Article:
Getting a job as a basisarts (i.e. when you have your unrestricted BIG-registration number) can mean working as an arts niet in opleiding tot specialist (ANIOS, or physician not training towards becoming a specialist) in the Netherlands might not be too difficult. But keep in mind that an ANIOS always works under the supervision of a registered specialist. Depending on the job, it might be a lot like resident work; Dutch nationals or non-Dutch physicians seeking recognition who are ANIOS often use the role as a stepping stone towards a specialty residency training spot, or arts in opleiding tot specialist (AIOS, or physician in training towards becoming a specialist). Also, not all ANIOS jobs are clinical; some involve research or other activities, but all are salaried. As a basisarts it is possible to work in the GGZ as a municipal health physician, in an outpatient or inpatient setting within a particular specialty team, but you can not work completely independently.
In general, Linkedin is a popular way for professionals to engage in the Dutch labor market, so having an updated profile and connecting with others and following companies that have a Dutch presence can be helpful. Aside from the traditional clinical pathway, non-clinical work in the Netherlands at any stage is always a consideration. For example, non-clinical work that could still be possible as a physician at any stage, with or without registration locally, could include working for a pharmaceutical company, health insurance company, or a health technology or health information technology vendor. While many of these positions might not require having recognition as a basisarts or even a specialist in the Netherlands (i.e. your existing U.S. credentials could be enough), they do typically still require Dutch language fluency. Being a non-clinical physician in the Netherlands is common in the Netherlands.
I’ve also seen job vacancies once in a while for basisarts to work for travel companies, like KLM (Royal Dutch Airlines), at the airport. You can also browse listed vacancies at Medisch Contact, scout ANIOS vacancies or specialist vacancies (with corresponding Dutch registration) at one of the eight Dutch academic medical centers, or search for vacancies in your specialty at each academic hospital or non-academic hospital. If you have aspirations to work as an academic physician (clinical or non-clinical) in The Netherlands, for example, as a clinician-researcher or clinician-educator, having a PhD is virtually mandatory. If you don’t have one, there are pathways to obtaining one, which is another conversation that we can have in another blog post!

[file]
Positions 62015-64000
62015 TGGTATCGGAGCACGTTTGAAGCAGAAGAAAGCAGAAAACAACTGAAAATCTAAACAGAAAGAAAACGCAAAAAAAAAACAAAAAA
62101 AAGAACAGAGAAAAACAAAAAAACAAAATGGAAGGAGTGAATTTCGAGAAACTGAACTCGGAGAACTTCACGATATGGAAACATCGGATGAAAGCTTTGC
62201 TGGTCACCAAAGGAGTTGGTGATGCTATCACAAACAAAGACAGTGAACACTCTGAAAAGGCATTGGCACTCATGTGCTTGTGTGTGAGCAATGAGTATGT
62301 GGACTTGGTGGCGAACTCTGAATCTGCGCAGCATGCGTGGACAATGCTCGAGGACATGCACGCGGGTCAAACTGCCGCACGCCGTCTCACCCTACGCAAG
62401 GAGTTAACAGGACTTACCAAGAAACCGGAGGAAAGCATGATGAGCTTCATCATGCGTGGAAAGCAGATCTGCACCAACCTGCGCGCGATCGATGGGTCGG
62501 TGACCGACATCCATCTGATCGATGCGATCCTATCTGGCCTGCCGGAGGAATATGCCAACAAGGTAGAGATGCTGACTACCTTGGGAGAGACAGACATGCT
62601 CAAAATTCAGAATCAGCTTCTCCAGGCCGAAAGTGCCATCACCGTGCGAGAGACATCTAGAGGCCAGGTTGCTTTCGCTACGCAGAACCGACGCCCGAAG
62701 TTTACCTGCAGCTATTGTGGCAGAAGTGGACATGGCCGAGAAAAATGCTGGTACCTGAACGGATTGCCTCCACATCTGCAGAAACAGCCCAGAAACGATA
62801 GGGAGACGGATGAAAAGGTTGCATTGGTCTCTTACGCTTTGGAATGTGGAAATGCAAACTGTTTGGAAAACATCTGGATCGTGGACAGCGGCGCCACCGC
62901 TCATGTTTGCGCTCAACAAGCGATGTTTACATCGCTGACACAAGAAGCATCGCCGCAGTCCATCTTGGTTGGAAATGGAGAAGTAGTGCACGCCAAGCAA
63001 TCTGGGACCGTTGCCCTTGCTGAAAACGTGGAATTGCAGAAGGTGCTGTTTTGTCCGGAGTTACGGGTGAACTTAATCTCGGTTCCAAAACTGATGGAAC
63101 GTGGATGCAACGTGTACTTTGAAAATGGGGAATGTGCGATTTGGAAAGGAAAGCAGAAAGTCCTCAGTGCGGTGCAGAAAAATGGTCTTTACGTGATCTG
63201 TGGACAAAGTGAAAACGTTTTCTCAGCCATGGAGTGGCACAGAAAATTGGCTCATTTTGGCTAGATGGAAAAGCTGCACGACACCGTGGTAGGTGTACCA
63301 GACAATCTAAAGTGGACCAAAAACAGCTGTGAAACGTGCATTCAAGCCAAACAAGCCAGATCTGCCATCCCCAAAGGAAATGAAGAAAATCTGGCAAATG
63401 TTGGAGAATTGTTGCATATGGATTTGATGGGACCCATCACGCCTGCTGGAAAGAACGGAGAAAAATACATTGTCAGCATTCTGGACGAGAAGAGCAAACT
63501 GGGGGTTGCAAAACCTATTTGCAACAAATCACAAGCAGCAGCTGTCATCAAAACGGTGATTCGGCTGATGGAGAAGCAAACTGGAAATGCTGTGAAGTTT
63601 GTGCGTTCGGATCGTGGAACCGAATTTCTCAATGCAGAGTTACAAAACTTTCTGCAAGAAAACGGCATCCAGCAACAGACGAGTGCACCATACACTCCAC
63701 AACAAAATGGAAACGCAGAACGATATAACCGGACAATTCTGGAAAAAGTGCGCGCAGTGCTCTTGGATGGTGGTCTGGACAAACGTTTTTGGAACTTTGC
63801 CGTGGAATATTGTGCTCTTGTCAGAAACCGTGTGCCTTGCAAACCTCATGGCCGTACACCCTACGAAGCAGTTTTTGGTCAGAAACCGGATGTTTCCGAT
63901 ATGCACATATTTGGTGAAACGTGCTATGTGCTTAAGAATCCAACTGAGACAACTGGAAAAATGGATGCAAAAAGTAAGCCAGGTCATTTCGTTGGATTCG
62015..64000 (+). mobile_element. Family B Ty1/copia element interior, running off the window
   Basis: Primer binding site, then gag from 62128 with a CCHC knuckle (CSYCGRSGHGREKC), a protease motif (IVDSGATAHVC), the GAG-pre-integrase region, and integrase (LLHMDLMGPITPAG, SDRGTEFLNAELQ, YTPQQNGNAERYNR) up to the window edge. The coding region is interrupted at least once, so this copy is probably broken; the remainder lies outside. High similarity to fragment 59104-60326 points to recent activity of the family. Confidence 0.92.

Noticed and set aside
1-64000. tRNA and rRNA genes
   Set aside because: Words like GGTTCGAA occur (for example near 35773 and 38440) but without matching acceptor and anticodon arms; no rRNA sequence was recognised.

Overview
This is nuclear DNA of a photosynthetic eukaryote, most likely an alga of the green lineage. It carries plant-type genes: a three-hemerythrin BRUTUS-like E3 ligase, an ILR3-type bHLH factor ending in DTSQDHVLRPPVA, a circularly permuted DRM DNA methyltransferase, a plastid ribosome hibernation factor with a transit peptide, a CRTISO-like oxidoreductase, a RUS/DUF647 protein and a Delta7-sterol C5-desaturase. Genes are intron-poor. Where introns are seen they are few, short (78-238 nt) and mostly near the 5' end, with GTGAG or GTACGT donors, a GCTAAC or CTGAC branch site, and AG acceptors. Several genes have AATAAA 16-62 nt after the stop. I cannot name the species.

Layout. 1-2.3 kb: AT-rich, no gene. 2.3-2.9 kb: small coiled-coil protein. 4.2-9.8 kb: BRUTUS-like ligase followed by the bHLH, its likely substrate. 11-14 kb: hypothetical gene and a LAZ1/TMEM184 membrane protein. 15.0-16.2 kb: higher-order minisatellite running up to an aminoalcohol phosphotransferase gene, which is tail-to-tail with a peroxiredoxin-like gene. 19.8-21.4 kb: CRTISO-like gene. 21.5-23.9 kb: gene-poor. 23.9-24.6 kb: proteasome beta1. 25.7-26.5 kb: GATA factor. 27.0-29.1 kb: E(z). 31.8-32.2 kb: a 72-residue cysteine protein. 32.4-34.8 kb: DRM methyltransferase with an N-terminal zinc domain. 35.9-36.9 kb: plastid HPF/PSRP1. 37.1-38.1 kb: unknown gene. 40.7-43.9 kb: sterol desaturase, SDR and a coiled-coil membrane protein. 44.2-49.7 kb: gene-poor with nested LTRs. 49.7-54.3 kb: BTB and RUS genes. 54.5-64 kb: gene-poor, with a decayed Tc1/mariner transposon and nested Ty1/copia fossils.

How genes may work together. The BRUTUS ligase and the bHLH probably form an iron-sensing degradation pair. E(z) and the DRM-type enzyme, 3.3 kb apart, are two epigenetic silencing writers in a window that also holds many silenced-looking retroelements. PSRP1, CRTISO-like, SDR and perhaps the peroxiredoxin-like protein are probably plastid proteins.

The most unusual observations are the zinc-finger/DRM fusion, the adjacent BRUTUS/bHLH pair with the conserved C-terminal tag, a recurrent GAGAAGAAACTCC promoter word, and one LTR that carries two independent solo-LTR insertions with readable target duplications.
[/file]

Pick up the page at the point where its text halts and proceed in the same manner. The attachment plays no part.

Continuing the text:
Have you begun or achieved physician professional recognition in more than one country? Participate in an anonymous survey of physician-migrants! The survey aim is to understand the unique experiences, challenges, and learnings acquired in relation to migration. The first page of the survey link provides eligibility criteria and consent information for this anonymous survey.
Tiffany I. Leung, MD, MPH, FACP, FAMIA, FEFIM is a U.S.-trained Internal Medicine physician and Assistant Professor at the Faculty of Health, Medicine and Life Sciences and PhD candidate at the Care and Public Health Research Institute at Maastricht University in The Netherlands. Her PhD work focuses on understanding and mitigating job distress among physicians especially when healthcare systems undergo redesign.
She has a special interest in physician suicide prevention, and promotion of physician well-being, gender equity, and diversity and inclusion in medicine. She is Co-executive Producer of The DEI Shift, a podcast promoting diversity, equity, and inclusion in medicine, and Editor-in-Chief of the Society of General Internal Medicine’s official newsletter SGIM Forum. Read more about Dr. Leung’s work on her website, find her on Twitter and Instagram @TLeungMD, and learn more about her experience with the Dutch Healthcare System. She has an active state medical license in the U.S. and maintains U.S. board certifications in both Internal Medicine and Clinical Informatics.